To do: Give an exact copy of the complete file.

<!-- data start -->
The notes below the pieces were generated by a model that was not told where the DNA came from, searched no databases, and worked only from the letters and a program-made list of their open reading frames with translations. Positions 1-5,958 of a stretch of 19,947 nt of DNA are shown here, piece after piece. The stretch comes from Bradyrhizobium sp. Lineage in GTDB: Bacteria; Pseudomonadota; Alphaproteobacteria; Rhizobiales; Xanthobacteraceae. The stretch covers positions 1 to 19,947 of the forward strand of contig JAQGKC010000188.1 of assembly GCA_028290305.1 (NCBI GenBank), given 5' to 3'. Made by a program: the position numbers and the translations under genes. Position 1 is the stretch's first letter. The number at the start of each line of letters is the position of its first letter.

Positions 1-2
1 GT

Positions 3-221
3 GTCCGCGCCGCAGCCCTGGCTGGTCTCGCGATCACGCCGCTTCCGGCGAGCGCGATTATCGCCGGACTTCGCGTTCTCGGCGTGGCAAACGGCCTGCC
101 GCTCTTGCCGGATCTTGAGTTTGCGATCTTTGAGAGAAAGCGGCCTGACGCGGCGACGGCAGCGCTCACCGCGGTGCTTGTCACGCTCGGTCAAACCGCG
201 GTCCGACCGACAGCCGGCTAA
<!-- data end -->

The notes below the pieces were generated by a model that was not told where the DNA came from, searched no databases, and worked only from the letters and a program-made list of their open reading frames with translations. Positions 1-5,958 of a stretch of 19,947 nt of DNA are shown here, piece after piece. The stretch comes from Bradyrhizobium sp. Lineage in GTDB: Bacteria; Pseudomonadota; Alphaproteobacteria; Rhizobiales; Xanthobacteraceae. The stretch covers positions 1 to 19,947 of the forward strand of contig JAQGKC010000188.1 of assembly GCA_028290305.1 (NCBI GenBank), given 5' to 3'. Made by a program: the position numbers and the translations under genes. Position 1 is the stretch's first letter. The number at the start of each line of letters is the position of its first letter.

Positions 1-2
1 GT

Positions 3-221
3 GTCCGCGCCGCAGCCCTGGCTGGTCTCGCGATCACGCCGCTTCCGGCGAGCGCGATTATCGCCGGACTTCGCGTTCTCGGCGTGGCAAACGGCCTGCC
101 GCTCTTGCCGGATCTTGAGTTTGCGATCTTTGAGAGAAAGCGGCCTGACGCGGCGACGGCAGCGCTCACCGCGGTGCTTGTCACGCTCGGTCAAACCGCG
201 GTCCGACCGACAGCCGGCTAA